Mr Blue Sky – I am not going to even attempt to make any startling predictions for the future. I have my own take on where I think things are heading and what I’d like to see. However, it’s worthwhile sharing some aspects which I continue to find inspiring, and over the years have seen enter the consciousness of a wider audience, and shape the world in which we now find ourselves. These are just some of my thoughts that I think will positively impact and shape how we do business in years to come;
Business replacing governments as the shaper of economies – In 2000 I read Funky Business by Kjell Nordstrom & Jonas Ridderstrale. Recognised by the Financial Times as foremost business book of the year, its creativity and challenging thinking addresses the role of business in shaping the wealth of the global economy. Nordstrom & Ridderstrale pointed at that some global enterprises balance sheets even dwarfed some developing countries’ economies. Their suggestion was that should this continue, the role of governments would change to being national facilitators of a political state, and regulators of the economy where the economic power would lie in the hands of businesses. In some ways a worrying scenario, but in fact with the collapse of the banking system in 2008, this has already become a partial reality – the financial crisis caused by mismanagement of funds by banks from which we are still struggling to overcome. The big lesson for me from this scenario being that business owners need to take the ethical high ground, especially if economic success and the welfare of millions rests upon the shoulders of entrepreneurs and management boards. This is where corporate social responsibility and ethical trading can no longer be deployed as part of cynical price mechanism or tick box item on the reputation checklist, it’s people lives and the earth’s resources that are at risk here.
Embrace the principle of giving – Felix Dennis in his book How To Get Rich stresses the importance of ‘giving back’ as part of a healthy business approach. What might seem to be contradictory to a seemingly acquisitive function of growing a business, Dennis highlights that aside from the tax relief aspects, that funding worthy causes enhances the reputation of the business. It imbues the business culture with a sense of responsibility, and reinforces business values and those applied to decision-making on both strategy development and operational activity. Furthermore, it informs the dialogue with third parties and can furnish the building of useful partner relationships, which can be leveraged to drive engagement and change around issues, and win support that can shape behaviours amongst audiences and the environments in which each party moves.
Maslow’s self-actualisation, the new mantra – Fulfilling one’s potential in whichever area of interest or specialism an individual chooses to pursue, is held as the goal many hold dear within their professional and personal lives. Maslow’s hierarchy of needs is one of the key management theories often adopted to shape thinking around business culture and employee development. The principle of self-actualisation at the top of the hierarchy of needs pyramid model, has become a mantra for many new enterprises and entrepreneurs who see their business as an extension of their personal lives – a trend that’s highlighted by the blurring between home and work life, and where career development is no longer linear with set stages, but often erratic and random. Arguably, ‘career’ is now a more appropriate descriptor of today’s professionals working lives. Now many more professionals are becoming self-reliant and taking ownership of their career development, meanwhile the numbers of contract and freelance workers continues to rise as large corporates outsource functions and reduce headcount. The impact of reducing the number of permanent employees has meant that many people are now trying to build ‘their own castle in their own image’, and doing business on their own terms. This has become a driving force for innovation, enterprise, and is forming a business culture of collaborative and socially aware enterprises that recognise the value of holistic business practice. It will be fascinating to see how this shapes the business landscape over the forthcoming years.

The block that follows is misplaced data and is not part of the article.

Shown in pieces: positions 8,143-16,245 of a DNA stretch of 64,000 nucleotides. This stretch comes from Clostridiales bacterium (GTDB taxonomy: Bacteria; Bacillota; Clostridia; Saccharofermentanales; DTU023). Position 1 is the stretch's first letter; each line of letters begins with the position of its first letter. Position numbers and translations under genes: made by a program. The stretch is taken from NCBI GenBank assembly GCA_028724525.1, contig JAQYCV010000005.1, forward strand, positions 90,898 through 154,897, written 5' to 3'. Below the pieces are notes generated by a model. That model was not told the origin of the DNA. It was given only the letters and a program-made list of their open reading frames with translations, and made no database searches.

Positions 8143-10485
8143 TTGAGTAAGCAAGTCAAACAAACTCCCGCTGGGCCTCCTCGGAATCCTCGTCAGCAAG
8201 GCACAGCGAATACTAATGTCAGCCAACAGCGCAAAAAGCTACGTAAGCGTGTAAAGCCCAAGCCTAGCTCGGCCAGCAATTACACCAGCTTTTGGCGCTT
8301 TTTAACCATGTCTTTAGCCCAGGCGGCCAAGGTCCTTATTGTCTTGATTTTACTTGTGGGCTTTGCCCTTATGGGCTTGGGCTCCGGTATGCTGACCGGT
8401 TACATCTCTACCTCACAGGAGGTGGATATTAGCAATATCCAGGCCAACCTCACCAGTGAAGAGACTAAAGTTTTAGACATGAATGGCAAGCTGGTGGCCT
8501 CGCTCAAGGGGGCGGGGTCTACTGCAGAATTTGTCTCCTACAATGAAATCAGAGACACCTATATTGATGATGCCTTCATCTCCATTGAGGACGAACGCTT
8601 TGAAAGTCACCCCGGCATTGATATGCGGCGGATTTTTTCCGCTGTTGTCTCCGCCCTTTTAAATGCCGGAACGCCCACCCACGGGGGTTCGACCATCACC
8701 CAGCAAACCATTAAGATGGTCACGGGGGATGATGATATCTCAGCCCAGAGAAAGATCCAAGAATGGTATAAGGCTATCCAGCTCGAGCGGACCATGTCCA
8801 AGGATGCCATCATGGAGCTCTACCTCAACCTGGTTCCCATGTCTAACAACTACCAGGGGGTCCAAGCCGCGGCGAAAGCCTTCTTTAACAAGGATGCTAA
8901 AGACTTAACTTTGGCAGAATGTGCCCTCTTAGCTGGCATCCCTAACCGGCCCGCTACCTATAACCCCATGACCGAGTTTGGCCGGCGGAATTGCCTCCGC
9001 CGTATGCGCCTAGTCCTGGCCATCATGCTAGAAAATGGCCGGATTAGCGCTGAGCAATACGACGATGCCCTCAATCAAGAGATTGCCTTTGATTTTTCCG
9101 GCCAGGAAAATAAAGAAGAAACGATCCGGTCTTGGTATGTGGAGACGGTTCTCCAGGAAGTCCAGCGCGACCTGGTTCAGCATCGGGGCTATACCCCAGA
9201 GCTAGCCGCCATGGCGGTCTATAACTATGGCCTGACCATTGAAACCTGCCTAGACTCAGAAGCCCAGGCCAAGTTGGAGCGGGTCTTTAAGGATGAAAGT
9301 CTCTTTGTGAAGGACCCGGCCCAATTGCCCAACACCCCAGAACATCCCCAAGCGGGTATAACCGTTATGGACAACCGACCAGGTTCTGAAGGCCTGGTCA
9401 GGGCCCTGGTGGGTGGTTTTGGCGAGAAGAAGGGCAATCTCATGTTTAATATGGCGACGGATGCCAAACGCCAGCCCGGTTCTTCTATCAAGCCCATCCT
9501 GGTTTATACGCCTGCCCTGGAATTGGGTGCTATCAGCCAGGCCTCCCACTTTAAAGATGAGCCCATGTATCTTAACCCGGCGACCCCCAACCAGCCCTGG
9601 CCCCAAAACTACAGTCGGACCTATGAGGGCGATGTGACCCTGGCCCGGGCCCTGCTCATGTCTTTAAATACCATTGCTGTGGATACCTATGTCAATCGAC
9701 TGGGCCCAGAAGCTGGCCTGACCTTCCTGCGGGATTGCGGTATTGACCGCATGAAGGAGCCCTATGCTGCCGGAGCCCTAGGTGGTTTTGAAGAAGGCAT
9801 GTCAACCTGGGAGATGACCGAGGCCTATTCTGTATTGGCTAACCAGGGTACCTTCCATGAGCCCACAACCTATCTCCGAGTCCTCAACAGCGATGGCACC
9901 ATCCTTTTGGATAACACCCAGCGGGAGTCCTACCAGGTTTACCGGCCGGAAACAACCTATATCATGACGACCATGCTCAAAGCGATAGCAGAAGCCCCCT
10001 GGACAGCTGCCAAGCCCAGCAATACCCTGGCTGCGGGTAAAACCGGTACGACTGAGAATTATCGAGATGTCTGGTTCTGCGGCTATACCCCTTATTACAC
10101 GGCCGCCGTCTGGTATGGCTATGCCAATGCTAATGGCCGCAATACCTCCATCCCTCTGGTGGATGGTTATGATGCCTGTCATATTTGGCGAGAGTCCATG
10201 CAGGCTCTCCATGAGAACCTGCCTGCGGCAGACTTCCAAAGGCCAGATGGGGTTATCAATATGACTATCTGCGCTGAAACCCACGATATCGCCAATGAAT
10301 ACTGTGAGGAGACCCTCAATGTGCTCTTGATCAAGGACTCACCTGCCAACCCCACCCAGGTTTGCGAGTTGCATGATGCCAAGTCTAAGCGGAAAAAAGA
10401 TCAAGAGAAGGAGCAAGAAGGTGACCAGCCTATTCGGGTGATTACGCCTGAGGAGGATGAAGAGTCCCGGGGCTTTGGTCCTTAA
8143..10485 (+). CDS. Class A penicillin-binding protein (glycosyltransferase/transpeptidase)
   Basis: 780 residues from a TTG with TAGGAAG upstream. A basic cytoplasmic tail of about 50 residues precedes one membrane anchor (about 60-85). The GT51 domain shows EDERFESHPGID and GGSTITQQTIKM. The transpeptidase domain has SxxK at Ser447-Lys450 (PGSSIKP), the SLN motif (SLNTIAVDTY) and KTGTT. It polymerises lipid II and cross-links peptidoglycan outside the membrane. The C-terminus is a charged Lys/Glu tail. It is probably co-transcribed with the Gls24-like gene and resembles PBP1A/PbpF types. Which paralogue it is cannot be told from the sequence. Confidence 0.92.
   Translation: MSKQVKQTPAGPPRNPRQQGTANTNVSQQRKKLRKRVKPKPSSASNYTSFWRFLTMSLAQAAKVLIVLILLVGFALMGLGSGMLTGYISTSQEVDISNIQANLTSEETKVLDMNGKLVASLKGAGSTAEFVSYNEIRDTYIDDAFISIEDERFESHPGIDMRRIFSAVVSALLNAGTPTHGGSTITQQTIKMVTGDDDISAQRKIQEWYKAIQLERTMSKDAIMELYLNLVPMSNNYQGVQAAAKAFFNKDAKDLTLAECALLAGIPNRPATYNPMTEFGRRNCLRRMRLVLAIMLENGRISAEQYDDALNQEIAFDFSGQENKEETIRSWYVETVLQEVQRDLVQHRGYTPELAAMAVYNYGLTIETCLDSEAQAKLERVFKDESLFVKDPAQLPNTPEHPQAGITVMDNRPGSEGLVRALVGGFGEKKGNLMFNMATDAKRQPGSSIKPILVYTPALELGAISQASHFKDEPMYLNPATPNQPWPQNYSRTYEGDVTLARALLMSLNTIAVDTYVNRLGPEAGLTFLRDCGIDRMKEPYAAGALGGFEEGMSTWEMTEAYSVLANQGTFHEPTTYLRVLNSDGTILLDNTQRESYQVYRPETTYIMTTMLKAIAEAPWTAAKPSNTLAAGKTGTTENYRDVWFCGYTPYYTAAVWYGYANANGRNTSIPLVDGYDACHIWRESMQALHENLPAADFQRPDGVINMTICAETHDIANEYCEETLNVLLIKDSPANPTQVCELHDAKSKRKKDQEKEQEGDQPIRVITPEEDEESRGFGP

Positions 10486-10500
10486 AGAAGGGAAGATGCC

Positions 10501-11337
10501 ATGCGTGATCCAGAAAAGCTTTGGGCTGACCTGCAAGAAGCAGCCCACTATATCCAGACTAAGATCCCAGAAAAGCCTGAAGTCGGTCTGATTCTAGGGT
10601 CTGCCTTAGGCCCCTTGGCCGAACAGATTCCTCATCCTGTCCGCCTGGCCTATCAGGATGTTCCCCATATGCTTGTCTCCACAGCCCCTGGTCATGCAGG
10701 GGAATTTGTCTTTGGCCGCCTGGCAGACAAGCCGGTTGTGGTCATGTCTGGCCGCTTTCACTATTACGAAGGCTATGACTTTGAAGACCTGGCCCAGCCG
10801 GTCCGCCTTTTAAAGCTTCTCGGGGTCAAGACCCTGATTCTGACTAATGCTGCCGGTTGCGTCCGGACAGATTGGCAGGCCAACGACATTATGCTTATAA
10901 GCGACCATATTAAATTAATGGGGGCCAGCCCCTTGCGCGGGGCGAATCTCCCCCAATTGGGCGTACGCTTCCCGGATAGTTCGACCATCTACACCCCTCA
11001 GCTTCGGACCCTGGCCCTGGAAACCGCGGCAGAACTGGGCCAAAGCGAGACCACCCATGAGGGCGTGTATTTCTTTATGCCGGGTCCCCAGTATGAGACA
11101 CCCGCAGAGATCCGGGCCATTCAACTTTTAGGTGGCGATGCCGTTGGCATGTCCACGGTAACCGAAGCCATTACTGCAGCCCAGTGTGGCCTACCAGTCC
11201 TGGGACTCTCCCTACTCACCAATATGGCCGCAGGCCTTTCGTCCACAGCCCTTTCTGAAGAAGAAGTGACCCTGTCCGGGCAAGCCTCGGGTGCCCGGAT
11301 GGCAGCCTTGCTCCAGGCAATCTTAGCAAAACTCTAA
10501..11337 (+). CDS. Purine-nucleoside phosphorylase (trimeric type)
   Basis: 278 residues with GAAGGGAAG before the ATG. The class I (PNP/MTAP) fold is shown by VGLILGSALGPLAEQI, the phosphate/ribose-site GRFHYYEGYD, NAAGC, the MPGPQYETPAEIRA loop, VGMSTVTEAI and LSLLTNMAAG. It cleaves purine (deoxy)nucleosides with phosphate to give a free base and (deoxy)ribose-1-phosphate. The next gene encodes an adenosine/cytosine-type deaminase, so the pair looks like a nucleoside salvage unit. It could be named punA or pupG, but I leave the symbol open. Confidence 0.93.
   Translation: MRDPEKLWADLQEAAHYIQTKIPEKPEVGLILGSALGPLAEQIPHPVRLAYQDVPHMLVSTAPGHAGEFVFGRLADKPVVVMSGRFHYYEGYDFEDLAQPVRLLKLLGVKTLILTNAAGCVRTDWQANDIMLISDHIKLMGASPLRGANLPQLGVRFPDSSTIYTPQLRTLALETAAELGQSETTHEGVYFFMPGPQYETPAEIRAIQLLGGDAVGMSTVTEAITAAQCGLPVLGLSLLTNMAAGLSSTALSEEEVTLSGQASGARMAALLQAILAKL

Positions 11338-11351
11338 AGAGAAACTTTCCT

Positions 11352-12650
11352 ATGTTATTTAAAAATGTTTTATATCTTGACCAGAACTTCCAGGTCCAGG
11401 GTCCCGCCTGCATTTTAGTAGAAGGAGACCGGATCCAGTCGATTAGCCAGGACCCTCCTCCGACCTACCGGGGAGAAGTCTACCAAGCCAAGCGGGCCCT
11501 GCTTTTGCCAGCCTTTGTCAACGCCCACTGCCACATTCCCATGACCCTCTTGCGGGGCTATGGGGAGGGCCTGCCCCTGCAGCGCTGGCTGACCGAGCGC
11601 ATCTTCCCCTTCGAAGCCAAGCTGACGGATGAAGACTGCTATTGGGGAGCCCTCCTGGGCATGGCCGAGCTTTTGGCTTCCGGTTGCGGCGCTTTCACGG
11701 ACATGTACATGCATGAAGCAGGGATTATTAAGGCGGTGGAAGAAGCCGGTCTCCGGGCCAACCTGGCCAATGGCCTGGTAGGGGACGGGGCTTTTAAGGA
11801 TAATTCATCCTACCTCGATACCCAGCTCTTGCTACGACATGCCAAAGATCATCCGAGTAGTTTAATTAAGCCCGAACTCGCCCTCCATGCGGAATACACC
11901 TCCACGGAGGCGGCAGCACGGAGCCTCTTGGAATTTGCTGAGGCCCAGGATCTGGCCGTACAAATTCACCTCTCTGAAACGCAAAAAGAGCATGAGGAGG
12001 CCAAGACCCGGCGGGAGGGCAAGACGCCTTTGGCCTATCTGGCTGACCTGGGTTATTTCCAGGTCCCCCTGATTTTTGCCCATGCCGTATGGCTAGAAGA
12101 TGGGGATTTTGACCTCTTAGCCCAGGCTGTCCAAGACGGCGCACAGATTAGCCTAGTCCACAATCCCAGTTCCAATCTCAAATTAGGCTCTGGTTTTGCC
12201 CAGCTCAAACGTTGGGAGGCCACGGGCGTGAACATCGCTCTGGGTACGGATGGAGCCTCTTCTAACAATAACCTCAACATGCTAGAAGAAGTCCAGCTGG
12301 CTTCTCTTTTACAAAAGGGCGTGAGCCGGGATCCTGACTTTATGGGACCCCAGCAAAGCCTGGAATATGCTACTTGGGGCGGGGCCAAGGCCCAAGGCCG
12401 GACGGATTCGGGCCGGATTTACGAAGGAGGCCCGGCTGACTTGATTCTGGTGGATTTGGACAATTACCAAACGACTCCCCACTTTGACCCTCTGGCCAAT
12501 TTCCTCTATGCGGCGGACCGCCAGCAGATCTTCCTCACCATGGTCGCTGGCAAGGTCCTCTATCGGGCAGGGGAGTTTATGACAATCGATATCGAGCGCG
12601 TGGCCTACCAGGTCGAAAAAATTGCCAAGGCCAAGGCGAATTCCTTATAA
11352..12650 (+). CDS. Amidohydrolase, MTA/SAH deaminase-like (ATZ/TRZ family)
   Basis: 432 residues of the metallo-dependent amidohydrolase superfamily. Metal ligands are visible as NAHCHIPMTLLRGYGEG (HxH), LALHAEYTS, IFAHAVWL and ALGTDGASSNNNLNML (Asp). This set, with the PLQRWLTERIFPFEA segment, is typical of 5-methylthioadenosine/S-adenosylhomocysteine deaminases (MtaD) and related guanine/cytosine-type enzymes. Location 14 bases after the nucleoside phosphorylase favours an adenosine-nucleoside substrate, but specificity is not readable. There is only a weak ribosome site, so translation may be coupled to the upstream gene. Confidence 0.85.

‘Customer’ supersedes the historic capital assets – As any CEO will tell you, accepted management board thinking and decision making has for the past fifty years been shaped by an accounting mind set. Hence the rise of the ‘Big 4‘ accounting firms and their consulting arms ascending into prominence, while the management boards were increasingly being led by accountants occupying the driving seat. The resultant management approach and business strategy is invariably heavily reliant upon pulling the levers attached to the three key assets – property, land, and money. Leveraging these assets to enhance business performance has become the pre-occupation of senior management teams, their adeptness and skill in doing so crucially has become integral to how their business is judged by the stock market, shareholders, and the investment communities. Ownership is key, and stewardship of that enterprise where new revenues can be successfully squeezed from those assets forms the basis of accepted business thinking and best practice. However, today we are seeing global online businesses that possess very little capital, and their assets are largely intangible – no land, little property, but smart people doing smart things that ricochets round the world. The millions of customers that now buy from low capital, high reach businesses are helping to set a precedent for new enterprises, and shaping the business models that sit outside of the traditional triumvirate repertoire. ‘Customer’ is arguably the 4th asset, and largely ignored in the boardrooms (hence the traditional dearth of Chief Marketing Officers taking their seat at the top table). New thinking about business, its role, and where its inherent strength lies is permeating through the consciousness of new enterprises based upon the hard evidence of customer interaction and scale of engagement with online platforms – Amazon and Betfair remain excellent examples of phase 1 web business success. And now in phase 2, social interactivity through networked social platforms is creating new game changers with the likes of Facebook and YouTube feeling their way into virgin territory. Which leads to me to mention Richard Branson, someone whom I believe cleverly built the Virgin empire by leveraging the ‘customer asset’ long before anyone else – cleverly seeing that the students who bought imported records from his stores would require different products and services as they progressed through life. He realised that if you establish the right relationship with that customer from day one, had their best interests at heart, demonstrate you understood them, and would fulfil their requirements honourably with a personal touch in the same spirit as you did when you first met their impoverished student music needs, you’d have a friend for life. The straight talking, no bullshit and open relationship that permeates the Virgin ethos means that occasional mistakes will be forgiven and customers will keep coming back, and back, and back. That’s the value of the customer asset, and putting this at the centre of the business approach will be the characteristic of the leading enterprises in the future.